More than 60 people have now been arrested following two days of climate change protests in Newcastle. Police say they’re disappointed by the illegal behaviour, but environmental activists say it shows dedication to their cause.

The protests started at daybreak. Five people locking onto coal loading equipment in Kooragang Island. It’s the second day demonstrations against coal mining and climate change have been held in Newcastle.

This afternoon protesters took their action to the streets, with around 100 marching on Hunter MP Michael Costa’s office, in opposition to the state’s plan to privatise the electricity industry. They then rallied in Civic Park.

In Mayfield one group began ‘gurilla gardening’, planting trees and shrubs in a statement against climate change. And banner’s were dropped over the city’s main street.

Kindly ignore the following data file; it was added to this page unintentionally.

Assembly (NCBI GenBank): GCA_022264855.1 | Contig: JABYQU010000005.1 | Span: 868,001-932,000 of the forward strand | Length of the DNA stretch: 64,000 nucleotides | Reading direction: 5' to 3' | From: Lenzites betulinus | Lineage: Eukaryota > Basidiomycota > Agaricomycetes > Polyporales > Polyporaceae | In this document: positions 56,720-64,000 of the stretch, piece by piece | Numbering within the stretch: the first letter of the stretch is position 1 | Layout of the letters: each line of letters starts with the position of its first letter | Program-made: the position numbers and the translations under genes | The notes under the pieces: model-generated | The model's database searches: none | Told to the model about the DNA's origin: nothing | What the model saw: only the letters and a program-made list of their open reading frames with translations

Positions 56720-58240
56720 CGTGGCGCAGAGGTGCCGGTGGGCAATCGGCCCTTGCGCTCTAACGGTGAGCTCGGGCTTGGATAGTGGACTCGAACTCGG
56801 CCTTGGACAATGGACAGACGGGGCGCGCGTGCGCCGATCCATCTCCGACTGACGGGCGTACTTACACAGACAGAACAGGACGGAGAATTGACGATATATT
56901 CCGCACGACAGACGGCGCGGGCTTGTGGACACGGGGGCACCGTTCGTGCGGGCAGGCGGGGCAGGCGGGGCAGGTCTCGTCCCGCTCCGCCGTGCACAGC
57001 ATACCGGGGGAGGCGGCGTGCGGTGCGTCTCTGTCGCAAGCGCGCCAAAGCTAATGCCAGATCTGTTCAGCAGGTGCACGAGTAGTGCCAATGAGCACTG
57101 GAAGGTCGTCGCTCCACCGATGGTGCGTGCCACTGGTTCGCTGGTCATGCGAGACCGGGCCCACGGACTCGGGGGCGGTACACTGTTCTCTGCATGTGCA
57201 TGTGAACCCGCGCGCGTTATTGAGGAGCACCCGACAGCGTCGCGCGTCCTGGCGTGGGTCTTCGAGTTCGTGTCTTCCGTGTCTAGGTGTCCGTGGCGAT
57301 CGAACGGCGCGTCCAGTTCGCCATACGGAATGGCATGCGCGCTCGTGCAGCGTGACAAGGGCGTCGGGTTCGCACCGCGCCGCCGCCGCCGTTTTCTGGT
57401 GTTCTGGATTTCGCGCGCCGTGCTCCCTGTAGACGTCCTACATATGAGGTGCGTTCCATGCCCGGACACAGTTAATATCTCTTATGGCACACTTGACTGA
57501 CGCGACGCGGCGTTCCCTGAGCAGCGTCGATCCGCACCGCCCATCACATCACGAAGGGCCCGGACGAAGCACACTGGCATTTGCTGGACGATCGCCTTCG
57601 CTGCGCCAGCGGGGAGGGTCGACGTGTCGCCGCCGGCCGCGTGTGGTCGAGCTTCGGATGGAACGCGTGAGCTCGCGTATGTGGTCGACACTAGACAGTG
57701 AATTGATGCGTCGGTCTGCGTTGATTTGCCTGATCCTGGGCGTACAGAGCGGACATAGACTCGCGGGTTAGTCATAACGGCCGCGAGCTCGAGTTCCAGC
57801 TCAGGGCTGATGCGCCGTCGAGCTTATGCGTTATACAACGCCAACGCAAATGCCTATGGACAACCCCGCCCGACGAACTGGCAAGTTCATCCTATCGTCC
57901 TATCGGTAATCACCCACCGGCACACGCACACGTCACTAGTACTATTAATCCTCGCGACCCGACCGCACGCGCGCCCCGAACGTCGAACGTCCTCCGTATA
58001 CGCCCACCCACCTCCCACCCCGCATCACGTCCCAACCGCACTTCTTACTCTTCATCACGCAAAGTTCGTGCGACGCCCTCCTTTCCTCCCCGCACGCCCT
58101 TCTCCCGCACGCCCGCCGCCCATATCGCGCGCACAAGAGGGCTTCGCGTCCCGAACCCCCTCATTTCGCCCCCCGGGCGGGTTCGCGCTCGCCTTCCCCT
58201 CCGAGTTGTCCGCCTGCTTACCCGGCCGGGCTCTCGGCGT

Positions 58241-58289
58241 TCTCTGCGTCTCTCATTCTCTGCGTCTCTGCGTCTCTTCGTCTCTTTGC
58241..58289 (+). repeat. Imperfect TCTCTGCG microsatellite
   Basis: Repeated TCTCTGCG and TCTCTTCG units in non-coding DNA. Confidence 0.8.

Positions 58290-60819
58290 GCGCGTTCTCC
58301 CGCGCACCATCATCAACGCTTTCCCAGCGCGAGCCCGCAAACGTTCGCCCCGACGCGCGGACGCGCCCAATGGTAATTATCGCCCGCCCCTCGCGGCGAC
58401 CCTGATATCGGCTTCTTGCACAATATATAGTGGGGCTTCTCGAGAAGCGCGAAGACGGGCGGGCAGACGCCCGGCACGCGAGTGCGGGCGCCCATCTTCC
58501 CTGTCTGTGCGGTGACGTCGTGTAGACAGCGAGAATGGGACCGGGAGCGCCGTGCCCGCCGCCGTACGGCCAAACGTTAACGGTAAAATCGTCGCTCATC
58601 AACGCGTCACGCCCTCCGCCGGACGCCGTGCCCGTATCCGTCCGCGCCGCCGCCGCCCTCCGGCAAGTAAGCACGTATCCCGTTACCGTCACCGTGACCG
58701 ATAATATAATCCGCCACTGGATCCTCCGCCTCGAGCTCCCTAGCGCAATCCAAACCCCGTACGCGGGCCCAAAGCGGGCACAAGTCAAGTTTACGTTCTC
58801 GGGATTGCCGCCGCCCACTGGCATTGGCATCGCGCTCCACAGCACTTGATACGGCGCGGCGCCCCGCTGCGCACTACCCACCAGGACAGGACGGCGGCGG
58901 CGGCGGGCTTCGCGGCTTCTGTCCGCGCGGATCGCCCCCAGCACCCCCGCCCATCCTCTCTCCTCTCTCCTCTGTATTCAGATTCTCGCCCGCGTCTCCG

While there’s no doubt protesters caused some disruption, they fell short of achieving their goal – to bring the Hunter’s coal chain to a halt.
An enormous police operation, apparently foiling their efforts.

Assistant Commissioner, and Northern Region Commander Lee Shearer says, “It’s now been two days solid of working in that sort of environment, it’s frustrating, but I’m very proud of the, I’ve seen a lot of professional behaviour.”

Late this afternoon four people stormed the coal train line at the Carrington terminal. Two locked onto the line, one chained himself to a pole, while this woman was content to simply run along the tracks. In all 63 people have been arrested.

Climate Camp Organiser Georgina Woods says, “And really that just demonstrates the level of commitment in the community, for people who are really frustrated that too little has been done.”